The technology could revolutionize how information travels through data centers and artificial intelligence networks

Engineers at the University of California, Berkeley have built a new photonic switch that can control the direction of light passing through optical fibers...

Im Focus: A long-distance relationship in femtoseconds

Physicists observe how electron-hole pairs drift apart at ultrafast speed, but still remain strongly bound.

Modern electronics relies on ultrafast charge motion on ever shorter length scales. Physicists from Regensburg and Gothenburg have now succeeded in resolving a...

All Focus news of the innovation-report >>>

Anzeige

Anzeige

VideoLinks
Industry & Economy
Event News

Revered mathematicians and computer scientists converge with 200 young researchers in Heidelberg!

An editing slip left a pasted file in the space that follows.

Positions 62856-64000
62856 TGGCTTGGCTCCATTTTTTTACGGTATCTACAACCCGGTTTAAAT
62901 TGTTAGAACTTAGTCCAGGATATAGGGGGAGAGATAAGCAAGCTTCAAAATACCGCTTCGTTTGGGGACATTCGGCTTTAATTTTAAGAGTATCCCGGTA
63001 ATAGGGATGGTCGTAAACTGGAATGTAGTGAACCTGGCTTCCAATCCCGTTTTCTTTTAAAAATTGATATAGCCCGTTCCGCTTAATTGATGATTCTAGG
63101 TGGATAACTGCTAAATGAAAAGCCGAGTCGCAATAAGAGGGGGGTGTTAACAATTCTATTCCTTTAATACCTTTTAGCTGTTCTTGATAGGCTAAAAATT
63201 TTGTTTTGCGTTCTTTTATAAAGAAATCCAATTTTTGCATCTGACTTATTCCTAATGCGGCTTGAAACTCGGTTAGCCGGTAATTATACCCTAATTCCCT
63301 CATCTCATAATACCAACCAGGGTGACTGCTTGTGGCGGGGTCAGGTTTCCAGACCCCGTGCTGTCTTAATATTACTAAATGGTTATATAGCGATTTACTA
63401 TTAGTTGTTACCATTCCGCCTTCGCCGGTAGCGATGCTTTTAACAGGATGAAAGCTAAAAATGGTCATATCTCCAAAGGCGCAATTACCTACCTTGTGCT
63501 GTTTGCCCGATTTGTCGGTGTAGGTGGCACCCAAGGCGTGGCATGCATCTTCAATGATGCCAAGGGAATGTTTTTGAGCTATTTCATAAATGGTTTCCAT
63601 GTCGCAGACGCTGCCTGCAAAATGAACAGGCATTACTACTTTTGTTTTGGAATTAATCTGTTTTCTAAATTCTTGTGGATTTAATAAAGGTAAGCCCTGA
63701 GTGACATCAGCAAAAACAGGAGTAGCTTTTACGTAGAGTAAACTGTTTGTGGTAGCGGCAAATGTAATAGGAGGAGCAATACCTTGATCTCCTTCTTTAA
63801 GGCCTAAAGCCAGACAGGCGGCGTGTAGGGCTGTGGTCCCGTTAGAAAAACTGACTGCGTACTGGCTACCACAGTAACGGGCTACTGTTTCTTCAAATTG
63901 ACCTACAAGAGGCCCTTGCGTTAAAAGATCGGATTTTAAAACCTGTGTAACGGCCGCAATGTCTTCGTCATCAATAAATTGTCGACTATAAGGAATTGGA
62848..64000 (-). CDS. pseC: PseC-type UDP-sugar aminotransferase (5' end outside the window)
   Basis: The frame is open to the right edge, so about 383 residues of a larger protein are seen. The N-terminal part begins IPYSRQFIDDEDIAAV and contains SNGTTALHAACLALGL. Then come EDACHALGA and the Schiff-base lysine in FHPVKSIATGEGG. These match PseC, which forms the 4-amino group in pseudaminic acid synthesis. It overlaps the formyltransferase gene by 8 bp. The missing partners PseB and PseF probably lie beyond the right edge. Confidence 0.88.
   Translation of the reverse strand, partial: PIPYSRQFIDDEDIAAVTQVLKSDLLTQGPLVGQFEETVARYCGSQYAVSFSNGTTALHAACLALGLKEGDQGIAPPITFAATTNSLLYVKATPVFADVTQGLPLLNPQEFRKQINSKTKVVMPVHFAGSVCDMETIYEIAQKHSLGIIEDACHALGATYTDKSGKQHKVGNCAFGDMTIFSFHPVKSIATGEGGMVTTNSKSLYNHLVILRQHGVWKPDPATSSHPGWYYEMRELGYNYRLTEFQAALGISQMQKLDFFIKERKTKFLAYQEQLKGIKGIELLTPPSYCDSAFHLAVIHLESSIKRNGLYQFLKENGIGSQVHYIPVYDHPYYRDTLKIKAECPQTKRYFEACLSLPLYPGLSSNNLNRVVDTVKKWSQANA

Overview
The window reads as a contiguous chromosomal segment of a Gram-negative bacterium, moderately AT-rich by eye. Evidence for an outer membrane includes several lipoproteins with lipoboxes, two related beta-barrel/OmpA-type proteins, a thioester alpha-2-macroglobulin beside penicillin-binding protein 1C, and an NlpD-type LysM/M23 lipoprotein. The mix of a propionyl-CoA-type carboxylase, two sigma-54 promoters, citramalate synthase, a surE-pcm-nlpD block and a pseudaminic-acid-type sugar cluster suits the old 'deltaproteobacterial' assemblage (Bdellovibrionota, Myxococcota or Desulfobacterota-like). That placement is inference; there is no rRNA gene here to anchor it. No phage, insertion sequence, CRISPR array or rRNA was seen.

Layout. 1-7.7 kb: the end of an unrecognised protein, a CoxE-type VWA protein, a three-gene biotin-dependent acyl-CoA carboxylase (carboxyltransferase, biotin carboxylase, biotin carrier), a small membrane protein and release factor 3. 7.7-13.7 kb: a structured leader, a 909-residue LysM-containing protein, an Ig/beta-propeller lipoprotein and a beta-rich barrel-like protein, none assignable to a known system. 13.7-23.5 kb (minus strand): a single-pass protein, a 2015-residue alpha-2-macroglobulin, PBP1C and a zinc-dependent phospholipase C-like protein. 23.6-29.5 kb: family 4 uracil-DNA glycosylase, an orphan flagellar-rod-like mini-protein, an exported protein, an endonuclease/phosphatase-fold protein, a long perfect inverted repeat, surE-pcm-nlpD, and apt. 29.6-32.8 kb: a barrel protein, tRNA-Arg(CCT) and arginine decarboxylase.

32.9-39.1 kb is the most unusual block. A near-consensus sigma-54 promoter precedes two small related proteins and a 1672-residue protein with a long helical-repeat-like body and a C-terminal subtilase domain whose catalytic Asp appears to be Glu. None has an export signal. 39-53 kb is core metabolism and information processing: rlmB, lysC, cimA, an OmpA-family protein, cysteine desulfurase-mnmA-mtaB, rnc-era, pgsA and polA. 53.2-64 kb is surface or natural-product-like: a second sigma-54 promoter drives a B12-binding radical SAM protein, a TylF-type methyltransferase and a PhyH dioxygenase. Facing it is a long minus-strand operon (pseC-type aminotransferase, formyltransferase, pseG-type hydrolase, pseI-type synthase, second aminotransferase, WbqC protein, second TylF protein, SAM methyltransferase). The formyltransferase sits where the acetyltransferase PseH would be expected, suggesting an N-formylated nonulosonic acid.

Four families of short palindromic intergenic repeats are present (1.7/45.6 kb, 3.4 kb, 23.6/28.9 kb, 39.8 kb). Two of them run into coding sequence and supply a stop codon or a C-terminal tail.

17.04.2019 | Event News

First dust conference in the Central Asian part of the earth’s dust belt

15.04.2019 | Event News

Fraunhofer FHR at the IEEE Radar Conference 2019 in Boston, USA

09.04.2019 | Event News

 
Latest News

Marine Skin dives deeper for better monitoring

23.04.2019 | Information Technology

Geomagnetic jerks finally reproduced and explained

23.04.2019 | Earth Sciences

Overlooked molecular machine in cell nucleus may hold key to treating aggressive leukemia

23.04.2019 | Life Sciences

VideoLinks
Science & Research
Overview of more VideoLinks >>>